- The right to advocate for oneself and others by participating in self-governing organizations which provide a means for using democratic processes to solve problems
- The right to participate in discussion, inquiry, and expression which represents the scholarly nature of an academic community
- The right to the process outlined in the Hearing Board Procedures of the Code of Student Conduct
- Freedom from unreasonable access to one’s residence, intellectual and personal property, and university records
- As stated in Susquehanna University’s Statement on Ethical Living1, the responsibility "to treat all individuals with dignity regardless of their values or origins"
- The responsibility for knowledge and observance of established university policies and other information presented in official university publications or electronic resources
- The responsibility for assuming the consequence of one’s own actions and holding oneself and other accountable for the Code of Student Conductt
- The responsibility to honor and allow for free discussion, both in and out of the classroom, which represents the scholarly nature of an academic community
- As stated in the University’s non-discrimination policy, students have the responsibility to ensure that no student organization, constitution, or other organizational document includes discriminatory clauses pertaining to "race, color, religion, national or ethnic origin, ancestry, age, sex, sexual orientation, gender identity or expression, disability, veteran status or any other legally protected status"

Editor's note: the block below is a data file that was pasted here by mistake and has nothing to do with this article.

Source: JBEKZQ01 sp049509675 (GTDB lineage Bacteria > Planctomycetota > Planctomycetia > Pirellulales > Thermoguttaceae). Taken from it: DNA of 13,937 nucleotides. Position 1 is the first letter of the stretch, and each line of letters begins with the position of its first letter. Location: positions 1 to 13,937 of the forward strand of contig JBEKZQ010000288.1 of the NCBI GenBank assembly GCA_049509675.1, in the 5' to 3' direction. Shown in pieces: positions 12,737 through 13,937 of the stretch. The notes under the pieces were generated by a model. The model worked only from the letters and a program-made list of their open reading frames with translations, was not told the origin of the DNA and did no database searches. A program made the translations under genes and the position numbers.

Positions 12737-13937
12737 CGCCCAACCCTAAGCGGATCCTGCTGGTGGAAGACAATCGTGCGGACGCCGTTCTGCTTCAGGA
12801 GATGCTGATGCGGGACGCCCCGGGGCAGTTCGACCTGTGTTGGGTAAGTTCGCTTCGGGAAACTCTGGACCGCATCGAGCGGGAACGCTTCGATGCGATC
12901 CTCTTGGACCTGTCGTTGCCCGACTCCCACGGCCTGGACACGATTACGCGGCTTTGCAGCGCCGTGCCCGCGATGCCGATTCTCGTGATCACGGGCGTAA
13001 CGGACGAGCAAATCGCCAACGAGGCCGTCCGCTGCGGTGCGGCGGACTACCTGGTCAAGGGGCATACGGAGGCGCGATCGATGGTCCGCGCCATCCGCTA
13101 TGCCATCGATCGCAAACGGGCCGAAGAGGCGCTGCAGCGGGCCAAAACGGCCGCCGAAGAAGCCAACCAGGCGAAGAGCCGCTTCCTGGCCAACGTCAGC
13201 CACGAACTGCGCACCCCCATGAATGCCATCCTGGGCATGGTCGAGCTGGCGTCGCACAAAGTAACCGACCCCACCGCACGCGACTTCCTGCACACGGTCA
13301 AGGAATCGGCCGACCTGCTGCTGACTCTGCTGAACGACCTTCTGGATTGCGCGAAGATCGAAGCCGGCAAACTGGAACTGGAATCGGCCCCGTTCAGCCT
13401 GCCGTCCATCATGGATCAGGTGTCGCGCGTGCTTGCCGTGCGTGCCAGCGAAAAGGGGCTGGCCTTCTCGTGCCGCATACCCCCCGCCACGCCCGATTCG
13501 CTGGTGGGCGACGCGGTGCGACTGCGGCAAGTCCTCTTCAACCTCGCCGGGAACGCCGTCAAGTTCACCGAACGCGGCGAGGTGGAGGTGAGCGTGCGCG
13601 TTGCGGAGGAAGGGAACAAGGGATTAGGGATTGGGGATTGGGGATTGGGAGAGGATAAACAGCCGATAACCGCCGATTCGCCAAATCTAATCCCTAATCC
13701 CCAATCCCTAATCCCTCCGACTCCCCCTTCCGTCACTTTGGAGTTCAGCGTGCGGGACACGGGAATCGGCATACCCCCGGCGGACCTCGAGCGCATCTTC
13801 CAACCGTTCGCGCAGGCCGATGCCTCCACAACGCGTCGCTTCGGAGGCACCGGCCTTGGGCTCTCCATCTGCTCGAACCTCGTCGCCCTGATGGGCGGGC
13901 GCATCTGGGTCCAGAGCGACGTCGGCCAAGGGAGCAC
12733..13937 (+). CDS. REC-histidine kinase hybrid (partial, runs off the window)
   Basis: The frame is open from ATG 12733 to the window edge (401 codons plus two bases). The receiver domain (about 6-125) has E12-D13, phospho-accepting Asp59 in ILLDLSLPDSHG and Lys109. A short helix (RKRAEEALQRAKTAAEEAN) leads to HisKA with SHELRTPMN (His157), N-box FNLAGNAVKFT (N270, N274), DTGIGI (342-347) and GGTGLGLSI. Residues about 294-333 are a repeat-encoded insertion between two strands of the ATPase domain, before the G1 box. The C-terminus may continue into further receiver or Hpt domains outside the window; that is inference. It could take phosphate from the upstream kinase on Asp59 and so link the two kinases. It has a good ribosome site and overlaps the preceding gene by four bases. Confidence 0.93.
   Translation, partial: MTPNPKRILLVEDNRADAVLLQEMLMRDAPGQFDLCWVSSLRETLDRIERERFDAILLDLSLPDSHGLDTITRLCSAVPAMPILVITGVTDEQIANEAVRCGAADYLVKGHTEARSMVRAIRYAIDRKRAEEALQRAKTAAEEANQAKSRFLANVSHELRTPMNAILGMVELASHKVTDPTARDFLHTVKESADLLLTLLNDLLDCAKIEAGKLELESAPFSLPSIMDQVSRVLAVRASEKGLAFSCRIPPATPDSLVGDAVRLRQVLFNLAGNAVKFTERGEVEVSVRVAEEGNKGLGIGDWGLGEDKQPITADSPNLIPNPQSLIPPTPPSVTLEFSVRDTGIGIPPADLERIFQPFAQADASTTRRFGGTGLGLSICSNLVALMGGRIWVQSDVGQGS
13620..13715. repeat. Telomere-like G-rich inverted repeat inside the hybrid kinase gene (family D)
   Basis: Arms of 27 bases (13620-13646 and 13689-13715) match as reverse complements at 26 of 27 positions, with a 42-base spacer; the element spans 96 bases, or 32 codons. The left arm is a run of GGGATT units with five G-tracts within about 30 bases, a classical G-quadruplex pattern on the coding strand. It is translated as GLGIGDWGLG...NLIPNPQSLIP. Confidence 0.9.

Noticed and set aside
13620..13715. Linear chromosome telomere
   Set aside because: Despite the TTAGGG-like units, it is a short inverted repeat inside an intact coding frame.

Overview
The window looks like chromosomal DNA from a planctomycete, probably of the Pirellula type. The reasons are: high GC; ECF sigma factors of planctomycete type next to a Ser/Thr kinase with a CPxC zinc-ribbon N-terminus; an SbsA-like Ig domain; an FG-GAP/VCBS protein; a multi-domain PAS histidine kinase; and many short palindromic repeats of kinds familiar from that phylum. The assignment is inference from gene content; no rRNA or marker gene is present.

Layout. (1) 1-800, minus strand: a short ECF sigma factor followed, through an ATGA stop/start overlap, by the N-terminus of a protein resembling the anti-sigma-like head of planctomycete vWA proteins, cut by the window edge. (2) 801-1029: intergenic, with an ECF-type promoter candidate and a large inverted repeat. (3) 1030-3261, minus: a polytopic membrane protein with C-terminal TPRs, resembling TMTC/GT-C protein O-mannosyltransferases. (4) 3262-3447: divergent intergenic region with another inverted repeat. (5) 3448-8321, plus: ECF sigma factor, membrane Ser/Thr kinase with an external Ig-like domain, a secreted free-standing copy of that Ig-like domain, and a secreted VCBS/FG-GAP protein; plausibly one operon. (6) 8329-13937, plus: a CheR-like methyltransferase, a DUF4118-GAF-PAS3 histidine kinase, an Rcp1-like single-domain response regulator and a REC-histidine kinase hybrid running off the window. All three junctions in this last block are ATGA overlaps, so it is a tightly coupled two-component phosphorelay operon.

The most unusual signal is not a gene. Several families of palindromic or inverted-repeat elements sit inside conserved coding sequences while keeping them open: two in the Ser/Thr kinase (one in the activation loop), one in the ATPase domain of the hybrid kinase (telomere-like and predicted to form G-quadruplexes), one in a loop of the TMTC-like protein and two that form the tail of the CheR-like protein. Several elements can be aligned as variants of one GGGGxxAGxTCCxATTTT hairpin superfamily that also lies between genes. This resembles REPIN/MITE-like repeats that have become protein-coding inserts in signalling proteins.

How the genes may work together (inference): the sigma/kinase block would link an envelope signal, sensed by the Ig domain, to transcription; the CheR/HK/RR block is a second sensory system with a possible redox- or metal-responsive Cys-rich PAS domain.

Established by the Board of Trustees in October 1976. Revised July, 2009 and reviewed June 2014
Statement on Ethical Living
At Susquehanna University we believe that there are many ideals of ethical living. What these various ideals have in common is a life centered on justice rather than mere self-interest, respect rather than hatred, and cooperation rather than aggression. This way of life:
Acknowledges that ethical considerations go beyond just following the law
Tolerates neither acts of bigotry nor silence in the face of such acts
Holds persons in positions of power to a special responsibility to act in ways that are well-informed, thoughtful, and impartial
As an academic community, we are committed to fostering an environment that has as one of its central goals the building of good character over the course of a lifetime. The cultivation of good ethical decision-making is embraced as an essential part of the endeavor to educate our students for lives of achievement, leadership, and service.
At Susquehanna University we are tied to each other by relationships that aim at the well-being of individuals and the University as a whole. We strive to treat all individuals with dignity regardless of their values or origins. We insist that each person deserves freedom from belittling, harassment, exploitation, violence, and any other harm. We believe that we live well when we treat everyone fairly. Fairness requires that we:
Promote just processes of decision-making and evaluation
Identify conflicts of interest and, when eliminating such conflicts is not possible, work to maintain the integrity of the University community
Be honest in intellectual, administrative, and financial matters, claiming only that which belongs to us and making appropriate use of institutional resources